'Rawhide,' 'Magnum Force' Director Ted Post Has Died

Prolific TV and film director Ted Post has died at the age of 95.

Although Post had his hand in a number of genres, he's perhaps most famous for his work on Westerns like "The Peacemaker," "Hang 'Em High" and "Rawhide" with Clint Eastwood, "Gunsmoke," and "Stagecoach." He also directed Eastwood (pictured above on set) in the "Dirty Harry" sequel "Magnum Force." Eastwood and Post didn't collaborate after that due to various disagreements.

Post also helmed the sequel "Beneath the Planet of the Apes," the pilot for "Cagney and Lacey," and more than a few episodes of "Peyton Place." Some of his more outré offerings include freaky horror exploitation flick "The Baby," "The Harrad Experiment" about swingin' sexual experimentation, and the Chuck Norris actioner "Good Guys Wear Black."

Post's legacy includes Pro Bono Productions, the nonprofit he started in 1996 to elevate the profiles of older actors in show business. "Our industry
See full article at Moviefone »

‘Magnum Force’ Director Ted Post Dies at 95

‘Magnum Force’ Director Ted Post Dies at 95
Ted Post, who directed numerous early TV shows as well as Clint Eastwood Western features “Hang ‘em High” and “Magnum Force,” died Tuesday in Santa Monica. He was 95.

He also directed more than 20 series of the Eastwood starring Western “Rawhide.”

Throughout the 1950s and 60s he helmed TV series starting with “Danger” in 1950, and going on to series including “Perry Mason,” “The Rifleman” and “Gunsmoke.”

In the 1960s, he directed episodes of “Twilight Zone,” “The Defenders,” “Combat!” and “Peyton Place.”

The 1973 film “Magnum Force” was the first of the “Dirty Harry” sequels. Post also helmed features “Beneath the Planet of the Apes,” “The Harrad Experiment” and “Go Tell the Spartans,” as well as the TV series “Rich Man, Poor Man — Book II” and the 1986 TV movie of “Stagecoach.”

Born in Brooklyn, Post was a theater usher before studying acting, but then moved into directing, starting onstage.

He is survived by his wife Thelma,
See full article at Variety - Film News »

‘Magnum Force’ Director Ted Post Dies at 95

‘Magnum Force’ Director Ted Post Dies at 95
Ted Post, who directed numerous early TV shows as well as Clint Eastwood Western features “Hang ‘em High” and “Magnum Force,” died Tuesday in Santa Monica. He was 95.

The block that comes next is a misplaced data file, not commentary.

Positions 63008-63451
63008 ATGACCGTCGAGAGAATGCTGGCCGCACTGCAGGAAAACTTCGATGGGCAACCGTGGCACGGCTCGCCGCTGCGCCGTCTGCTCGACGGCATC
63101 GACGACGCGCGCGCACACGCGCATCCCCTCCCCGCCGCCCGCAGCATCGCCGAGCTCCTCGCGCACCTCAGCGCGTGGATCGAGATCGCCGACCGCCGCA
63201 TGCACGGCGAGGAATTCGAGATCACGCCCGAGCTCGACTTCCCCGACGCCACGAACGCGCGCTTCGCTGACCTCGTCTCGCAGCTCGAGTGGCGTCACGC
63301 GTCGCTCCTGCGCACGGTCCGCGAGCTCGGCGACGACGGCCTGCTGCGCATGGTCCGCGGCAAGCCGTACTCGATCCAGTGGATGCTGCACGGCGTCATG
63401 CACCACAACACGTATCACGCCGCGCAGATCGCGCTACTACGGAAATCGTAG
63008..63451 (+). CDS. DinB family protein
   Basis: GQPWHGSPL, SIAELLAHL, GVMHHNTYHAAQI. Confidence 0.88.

He also directed more than 20 series of the Eastwood starring Western “Rawhide.”

Throughout the 1950s and 60s he helmed TV series starting with “Danger” in 1950, and going on to series including “Perry Mason,” “The Rifleman” and “Gunsmoke.”

In the 1960s, he directed episodes of “Twilight Zone,” “The Defenders,” “Combat!” and “Peyton Place.”

The 1973 film “Magnum Force” was the first of the “Dirty Harry” sequels. Post also helmed features “Beneath the Planet of the Apes,” “The Harrad Experiment” and “Go Tell the Spartans,” as well as the TV series “Rich Man, Poor Man — Book II” and the 1986 TV movie of “Stagecoach.”

Born in Brooklyn, Post was a theater usher before studying acting, but then moved into directing, starting onstage.

He is survived by his wife Thelma,
See full article at Variety - TV News »

70s Rewind: The Baby

Three years after guiding Beneath the Planet of the Apes to the big screen, director Ted Post completed three features that were all released in 1973: the right-wing sequel Magnum Force; the socially-experimental The Harrad Experiment; and the totally demented The Baby. When it came to subject matter, no one can say that Post wasn't versatile. Of his three 1973 features, The Baby was the only one rated PG in the U.S., but other countries seemed to understand its implicit depravity better than the MPAA; it received an "X" rating in the U.K. and was banned in Norway. (In contrast, the nudity-filled The Harrad Experiment received an "R" rating in the U.S. and a "15" rating in the U.K.) Post directed hundreds of episodes of...
See full article at Screen Anarchy »

James Whitmore dies at 87

James Whitmore, who played such American icons as Harry Truman, Will Rogers and Theodore Roosevelt, died Friday of lung cancer at his home in Malibu. He was 87.

Whitmore was twice nominated for Academy Awards -- as best actor in 1976 for "Give 'em Hell, Harry!," in which he played Truman, and as best supporting actor in 1950 for the war movie "Battleground."

He also won an Emmy Award in 2000 for a guest-starring role on "The Practice," as well as a Tony Award for "Command Decision."

Whitmore was diagnosed with cancer a week before Thanksgiving. "My father believed that family came before everything, that work was just a vehicle in which to provide for your family," his son Steve Whitmore, who works as spokesman for the Los Angeles County Sheriff's Department, told the Associated Press. "At the end, and in the last two and a half months of his life, he was surrounded by his family.
See full article at The Hollywood Reporter - Movie News »